I tend to prefer my zombies shambling. Fast or slow, no matter; it’s the survival/contagion aspect that fascinates me. How else is a hypochondriac supposed to enjoy a disease apocalypse without worrying it could become real? But Diana Rowland has created an unusual take on zombies with her “White Trash Zombie” series featuring a high school dropout who recently discovered she has an unavoidable craving for brains. While it’s definitely escapist entertainment, the unpredictable plotting and an unusual narrator elevate it above average.
Since the day Angel woke up in a hospital room with a mysterious note and a six-pack of strangely energizing smoothies, her life has undergone a complete change. A purposeless drug addict before the change, zombiism has cured her of drug cravings and mind-numbing highs. (Downside: a need for brains). A mysterious benefactor connects her with a position in the county morgue, Angel begins a new life, so to speak: a job where her skills are valued, a group of colleagues that appreciate her and–finally–a sense of self-esteem. (Upside: a steady supply of brains in the morgue).
In this installment, Angel is at the morgue musing on why the latest body smells surprisingly short of brains when a gunman enters the building. He kidnaps the stiff and leaves her holding the empty gurney. The local newspaper takes a decidedly negative slant on her performance, as well as her past history, and Angel finds her beloved job in jeopardy in an election year. At the same time, her probation agent warns her that successful completion of probation includes obtaining her G.E.D. She can’t even escape the pressure at home: still living with her alcoholic dad, she is attempting to repair their relationship as well as maintain a semblance of independence from her police officer boyfriend, Marcus. Then Marcus ups the relationship ante by taking her to meet his zombie-uncle, Pietro. Definitely enough reasons for anyone to get the blues.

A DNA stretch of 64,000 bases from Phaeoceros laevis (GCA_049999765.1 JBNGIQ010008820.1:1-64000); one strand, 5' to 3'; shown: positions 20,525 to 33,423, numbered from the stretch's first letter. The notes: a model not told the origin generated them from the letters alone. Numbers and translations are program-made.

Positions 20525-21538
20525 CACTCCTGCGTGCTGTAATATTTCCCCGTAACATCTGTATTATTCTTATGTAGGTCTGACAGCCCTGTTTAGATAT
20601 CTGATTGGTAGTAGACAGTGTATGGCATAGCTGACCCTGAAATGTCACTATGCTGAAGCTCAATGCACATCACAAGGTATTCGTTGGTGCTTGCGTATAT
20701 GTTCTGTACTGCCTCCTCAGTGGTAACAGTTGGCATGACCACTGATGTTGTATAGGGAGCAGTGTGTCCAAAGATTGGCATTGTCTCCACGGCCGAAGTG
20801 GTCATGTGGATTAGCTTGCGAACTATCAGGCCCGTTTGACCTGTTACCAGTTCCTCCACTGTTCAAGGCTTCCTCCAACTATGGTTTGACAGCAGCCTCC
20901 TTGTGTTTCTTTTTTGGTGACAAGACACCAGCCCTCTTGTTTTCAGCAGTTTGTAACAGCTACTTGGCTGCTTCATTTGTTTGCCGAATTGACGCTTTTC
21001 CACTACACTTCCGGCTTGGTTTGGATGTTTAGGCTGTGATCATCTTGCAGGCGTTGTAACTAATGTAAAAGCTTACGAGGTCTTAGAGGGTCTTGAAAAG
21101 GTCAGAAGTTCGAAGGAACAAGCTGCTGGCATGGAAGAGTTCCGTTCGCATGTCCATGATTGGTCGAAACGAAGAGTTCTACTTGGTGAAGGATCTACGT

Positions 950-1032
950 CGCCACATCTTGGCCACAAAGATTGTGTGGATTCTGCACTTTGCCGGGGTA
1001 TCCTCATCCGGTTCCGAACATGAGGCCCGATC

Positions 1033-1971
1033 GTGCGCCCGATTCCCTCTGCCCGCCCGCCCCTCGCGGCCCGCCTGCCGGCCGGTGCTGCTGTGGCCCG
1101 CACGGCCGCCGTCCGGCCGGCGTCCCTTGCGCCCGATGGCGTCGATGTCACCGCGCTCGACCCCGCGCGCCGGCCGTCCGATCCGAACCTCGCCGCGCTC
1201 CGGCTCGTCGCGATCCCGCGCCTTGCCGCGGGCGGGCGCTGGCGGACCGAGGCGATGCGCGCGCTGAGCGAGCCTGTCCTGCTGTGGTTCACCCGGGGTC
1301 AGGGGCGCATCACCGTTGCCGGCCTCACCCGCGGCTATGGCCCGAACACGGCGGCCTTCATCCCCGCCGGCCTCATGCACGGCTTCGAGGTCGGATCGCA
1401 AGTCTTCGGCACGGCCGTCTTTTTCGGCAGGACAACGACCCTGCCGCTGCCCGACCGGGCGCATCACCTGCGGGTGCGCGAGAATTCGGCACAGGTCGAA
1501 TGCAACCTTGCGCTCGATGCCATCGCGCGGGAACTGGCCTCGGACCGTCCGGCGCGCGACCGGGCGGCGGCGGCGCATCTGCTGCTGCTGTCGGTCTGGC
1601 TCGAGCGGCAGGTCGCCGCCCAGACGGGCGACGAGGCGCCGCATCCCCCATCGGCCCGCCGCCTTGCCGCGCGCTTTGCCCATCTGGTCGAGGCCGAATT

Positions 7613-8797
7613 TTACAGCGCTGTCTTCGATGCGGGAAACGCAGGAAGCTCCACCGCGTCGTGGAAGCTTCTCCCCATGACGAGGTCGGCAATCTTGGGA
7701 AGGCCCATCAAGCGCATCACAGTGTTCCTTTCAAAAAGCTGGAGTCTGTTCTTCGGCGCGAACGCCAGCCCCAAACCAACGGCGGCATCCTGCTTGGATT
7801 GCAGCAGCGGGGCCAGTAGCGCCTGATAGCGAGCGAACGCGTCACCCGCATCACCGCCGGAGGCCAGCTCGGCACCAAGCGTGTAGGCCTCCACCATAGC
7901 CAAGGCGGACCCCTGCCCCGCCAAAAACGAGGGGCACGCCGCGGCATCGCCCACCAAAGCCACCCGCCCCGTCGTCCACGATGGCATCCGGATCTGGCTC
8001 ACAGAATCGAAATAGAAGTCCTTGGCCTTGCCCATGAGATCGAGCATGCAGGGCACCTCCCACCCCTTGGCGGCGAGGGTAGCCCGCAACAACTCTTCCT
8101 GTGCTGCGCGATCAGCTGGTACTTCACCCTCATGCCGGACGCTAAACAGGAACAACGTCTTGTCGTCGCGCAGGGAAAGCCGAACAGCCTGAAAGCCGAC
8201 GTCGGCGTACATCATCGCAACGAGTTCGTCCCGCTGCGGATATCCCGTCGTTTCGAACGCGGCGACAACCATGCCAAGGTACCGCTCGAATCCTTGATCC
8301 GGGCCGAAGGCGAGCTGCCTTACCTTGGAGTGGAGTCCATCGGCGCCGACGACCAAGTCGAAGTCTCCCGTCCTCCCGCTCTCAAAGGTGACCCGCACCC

Angel is the star of the story, and her first-person narrative reflects blunt-speaking tendencies, self-esteem issues and a clever sense of humor. While it might appear like Angel’s behavior is more inconsistent in this book, I think differences in reacting to challenging situations and to problem-solving reflect her attempts to interact in more mature ways. I enjoyed her her growing assertiveness, her determination and efforts at self-improvement. It’s clear that for many readers, one of the strengths of the series is witnessing Angel’s effort to pull her life together and discover her potential. Unlike many recent urban fantasy books, this one has a distinctly positive note.
Plotting is perhaps a touch more uneven than the first, attempting to build a complex web of events and motivations, and tying events from book one into this. Word of advice: so far, it isn’t a series to read out of order. I enjoyed the convolutions even if it felt a little super-villain pastiche at the time. By the end, it started to run dangerously close to that sticky urban fantasy borderland of “supernatural secret” that apparently almost everyone knows. However, I’ve peeked at the synopsis of the next book (I’m not really fussed by spoilers), so I suspect Rowland has Big Plans, so I’ll pass judgement later.
This installment also delves into the background of zombie creation and biology. Rowland has come up with one of the more inventive concepts yet (if not particularly realistic, at least it is book-plausible), and if the passages related to it felt a little bit like information-dumping, well, at least it was done well in the context of Angel’s educational background. The need for brains provides much of the humor, a clever way of pulling the reader into a sense of entertainment instead of gross-out.
All in all, it’s been a fun series so far, surprising me with its emotional range. I’ll definitely be looking to catch the next installment.